Saturday, October 14, 2006

The Catalina Cariaga-Cultural Evidence Conundrum

Over the past few days, I have been thinking about Catalina Cariaga's Cultural Evidence (1999). I first came across Cultural Evidence as a college student, and I must admit that I really did not understand it back then. More precisely, I didn't understand why something "like this" was even published and in our library. At around the same time, I had similar reactions to the poems of Myung-Mi Kim and John Yau, which generally bear a certain similiarity to Cariaga's in the sense that they are rather "avant-garde," may arguably classified as "language" poems, and often push the limits of form in poetry. At the time, these poems made relatively little sense to me.

Now I think that it is natural for people to gravitate towards certain "schools of poetry" and enjoy certain kinds of poetry more than others. But here is the thing -- I also think that we should challenge this natural inclination to, essentially, stick with the types of poems we like. It builds our capacity to relate to each other as readers of poetry, challenges our preconceptions regarding different schools of poetry, sharpens our minds and expands our perspectives on the possibilities of poetry, and may lead us to eventually discover that we like certain styles of poetry that we may not have in the past. On a related note, I also think that people should read within and outside of Asian-American poetry as well as both contemporary and non-contemporary poetry.

I wonder sometimes, though. I wonder whether my views on the importance of reading many different types of poetry might change in the future. The existence of the very phrase, "schools of poetry," suggests that it might. My experiences in general suggest that my sense of the importance in reading poetry broadly and historically may be in the minority here. It appears that the vast majority of poets and readers of poetry tend to "stick with what they like," so to speak.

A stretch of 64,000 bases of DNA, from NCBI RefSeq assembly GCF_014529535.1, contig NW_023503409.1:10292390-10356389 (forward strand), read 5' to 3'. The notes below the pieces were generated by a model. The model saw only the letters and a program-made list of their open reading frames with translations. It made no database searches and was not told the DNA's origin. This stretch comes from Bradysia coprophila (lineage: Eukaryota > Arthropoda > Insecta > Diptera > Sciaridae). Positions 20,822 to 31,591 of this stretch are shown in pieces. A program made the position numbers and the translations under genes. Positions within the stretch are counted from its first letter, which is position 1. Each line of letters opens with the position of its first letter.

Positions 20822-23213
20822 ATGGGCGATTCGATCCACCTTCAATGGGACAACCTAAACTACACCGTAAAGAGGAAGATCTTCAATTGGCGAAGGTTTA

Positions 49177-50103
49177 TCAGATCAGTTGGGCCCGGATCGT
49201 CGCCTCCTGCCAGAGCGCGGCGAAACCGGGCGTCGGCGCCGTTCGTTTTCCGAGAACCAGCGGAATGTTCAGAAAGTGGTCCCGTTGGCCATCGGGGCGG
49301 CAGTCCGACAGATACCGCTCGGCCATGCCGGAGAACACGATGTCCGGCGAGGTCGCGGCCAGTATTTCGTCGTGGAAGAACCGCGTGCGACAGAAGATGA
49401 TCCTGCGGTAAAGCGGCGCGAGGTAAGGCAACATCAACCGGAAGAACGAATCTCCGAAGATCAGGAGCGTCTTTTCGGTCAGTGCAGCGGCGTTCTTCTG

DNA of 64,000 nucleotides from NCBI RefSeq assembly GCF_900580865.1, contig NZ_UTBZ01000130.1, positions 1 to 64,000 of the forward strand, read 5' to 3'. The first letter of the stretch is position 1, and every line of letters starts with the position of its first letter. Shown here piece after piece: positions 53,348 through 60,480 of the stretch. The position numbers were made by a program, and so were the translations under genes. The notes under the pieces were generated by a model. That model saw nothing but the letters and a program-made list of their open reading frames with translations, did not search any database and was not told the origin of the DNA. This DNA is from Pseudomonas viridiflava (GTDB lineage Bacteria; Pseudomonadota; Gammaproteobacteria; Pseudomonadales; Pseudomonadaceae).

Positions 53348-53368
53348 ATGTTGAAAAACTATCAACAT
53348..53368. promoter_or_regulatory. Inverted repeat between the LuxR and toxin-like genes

And practically speaking, it makes a lot of sense. There are lots of poems to read. There are only so many hours in the day. There are only so many days in the year. We can only check a limited number of poetry books out of the library. We can't afford to buy every book of poetry out there. We have lives outside of poetry. It makes sense, on a practical level, to focus on the kinds of poetry that we intuitively feel we like and quickly move past the ones we don't. Also, by focusing on the poems that we have a certain affinity towards, we can read them in greater depth. We can arguably develop a greater understanding of that particular body of work.

In terms of relating this phenomenon to my own experience of reading poetry, one might call it the Catalina Cariaga-Cultural Evidence Conundrum. That is, to appreciate a text that I found challenging, like Cariaga's Cultural Evidence, I needed to put in more time and effort into it than I probably would have when reading a more accessible work of poetry. By putting more time and effort into it, I was perhaps spending less time on poems that I found easier and more enjoyable while not spending as much time developing a particular expertise in the poetry that I more naturally enjoyed.

But the conundrum presents itself in another form -- I would never have appreciated Cariaga's Cultural Evidence, if I had not been open-minded enough to return to the book. I would have missed out on a great piece of literature, and I would not have sharpened my skills as a reader. In fact, I'm glad that I stepped out of what had been my comfort zone as a poetry reader and took a more in-depth look at a genre of poetry whose importance I had not fully comprehended before.

In addition, by focusing on a particular "school of poetry" without making an effort to look outside this particular field, one risks not gaining sufficient insight into the very field itself. I find overspecialization somewhat worrisome, because it could breed complacency and lack of understanding of the more general context within which a school of poetry, or specialty, is situated. The ability to make cross-field comparisons can add to the quality of the reading and writing of "one's own school of poetry." A greater understanding of the diverse schools of poetry may lead to more innovation in both the scholarship on poetry and the writing of poems.

At this point in time, as a reader, I think that one of my goals is to read a wide range of poems to get a greater sense of the possibilities that are out there. At least in the forseeable future, I would like to remain open to the diversity in poetry and gain a better understanding of Asian-American poetry and beyond.


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